In a few short weeks, we’ll begin the month of Elul. It’s the month before Rosh Hashanah, and generally we’re aware that it’s the month of repentance. But what does that mean, and what is the process?
Repentance in Judaism is the culmination of a number of steps. Elul marks the first of those steps. Over the course of the year, we go about our business and sometimes we do something we regret. We might take a minute to evaluate what we can do to fix it or how we can quickly move on from there. If we feel guilty about it, we can console ourselves with the thought that we, like everyone else, are simply human. Being human seems to be the catch-all approach to much of our poor judgment.
The month of Elul sections off an entire month for us to ask ourselves why we keep repeating patterns that are of no benefit to us or anyone else. Why do we respond the way we do whenever we’re in a particular environment? Repentance is the outcome of asking these fundamental questions. Being only human is our starting point, not our final conclusion.
To engage in Jewish repentance we must employ Jewish vocabulary: repentant and sinner. These are useful subcategories within being human – we just don’t like those words.
In today’s society, being called a sinner is a loaded term that speaks of religious fundamentalism. Yet in Hebrew, the terminology speaks volumes to clarify the intended word. The Hebrew word “chet” was an archery term that meant you missed the bull’s-eye. It doesn’t make you evil or an infidel. It simply means you must improve your aim next time.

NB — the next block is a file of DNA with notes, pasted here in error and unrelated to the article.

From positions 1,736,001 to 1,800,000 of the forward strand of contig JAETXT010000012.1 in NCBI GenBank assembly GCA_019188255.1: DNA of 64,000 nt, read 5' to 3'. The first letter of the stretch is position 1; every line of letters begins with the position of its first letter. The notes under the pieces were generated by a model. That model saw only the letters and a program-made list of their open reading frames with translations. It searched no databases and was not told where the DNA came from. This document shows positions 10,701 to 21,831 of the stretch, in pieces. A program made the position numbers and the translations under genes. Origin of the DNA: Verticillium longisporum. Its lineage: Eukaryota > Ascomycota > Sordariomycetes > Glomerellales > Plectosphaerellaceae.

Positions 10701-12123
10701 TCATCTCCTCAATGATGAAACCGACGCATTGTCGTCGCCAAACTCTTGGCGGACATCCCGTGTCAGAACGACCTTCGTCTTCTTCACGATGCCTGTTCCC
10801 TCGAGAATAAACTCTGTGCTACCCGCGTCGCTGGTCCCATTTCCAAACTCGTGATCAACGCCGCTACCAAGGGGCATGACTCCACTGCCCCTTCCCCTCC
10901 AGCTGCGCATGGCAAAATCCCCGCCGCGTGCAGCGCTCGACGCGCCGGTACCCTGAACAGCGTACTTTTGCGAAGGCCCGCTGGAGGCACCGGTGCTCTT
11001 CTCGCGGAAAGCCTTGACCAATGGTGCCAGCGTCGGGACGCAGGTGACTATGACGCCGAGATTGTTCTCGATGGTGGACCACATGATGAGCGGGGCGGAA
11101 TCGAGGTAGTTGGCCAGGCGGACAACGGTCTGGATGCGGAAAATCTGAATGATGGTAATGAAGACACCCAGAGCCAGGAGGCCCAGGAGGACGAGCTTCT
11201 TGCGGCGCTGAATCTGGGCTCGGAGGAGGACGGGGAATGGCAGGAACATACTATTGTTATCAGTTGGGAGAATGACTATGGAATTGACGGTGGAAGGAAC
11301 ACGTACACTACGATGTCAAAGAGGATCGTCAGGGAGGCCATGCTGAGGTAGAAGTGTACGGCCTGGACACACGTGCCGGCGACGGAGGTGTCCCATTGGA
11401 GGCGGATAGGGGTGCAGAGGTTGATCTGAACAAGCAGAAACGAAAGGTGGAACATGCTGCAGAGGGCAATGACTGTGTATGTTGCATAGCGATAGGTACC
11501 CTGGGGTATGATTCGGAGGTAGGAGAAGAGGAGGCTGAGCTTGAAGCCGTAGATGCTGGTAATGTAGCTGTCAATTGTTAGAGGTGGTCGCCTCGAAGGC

Elul is the month where we can acknowledge that we often express ourselves in ways that miss the target. That makes us all sinners. Before we recognize that fact and accept that part of ourselves, we’ll be unable to engage in repentance of any kind. While we excuse our behaviour as just being human, we block ourselves from understanding that we must always continue to hone our skills and do better with our expressions and acts of loving kindness.
Engaging Jewishly in the month of Elul is hard work. We must identify what target we were intending to hit and how close we came. We must figure out how to readjust our aim and find the resources to give it another go. It’s not simply giving out blanket apologies to anyone we meet, but recognizing that we’re doing this because we sinned and we’re growing and improving.
In the Talmud, Rabbi Abahu states that “the place where people who repent stand can never be reached by those who have never sinned.” Of course, it’s impossible to live and never sin, but it’s certainly possible to live in ignorance of that fact. There’s no potential in simply being human, but there’s infinite potential in acknowledging that we have sinned.
Rachael Turkienicz is director of Rachaelscentre.org.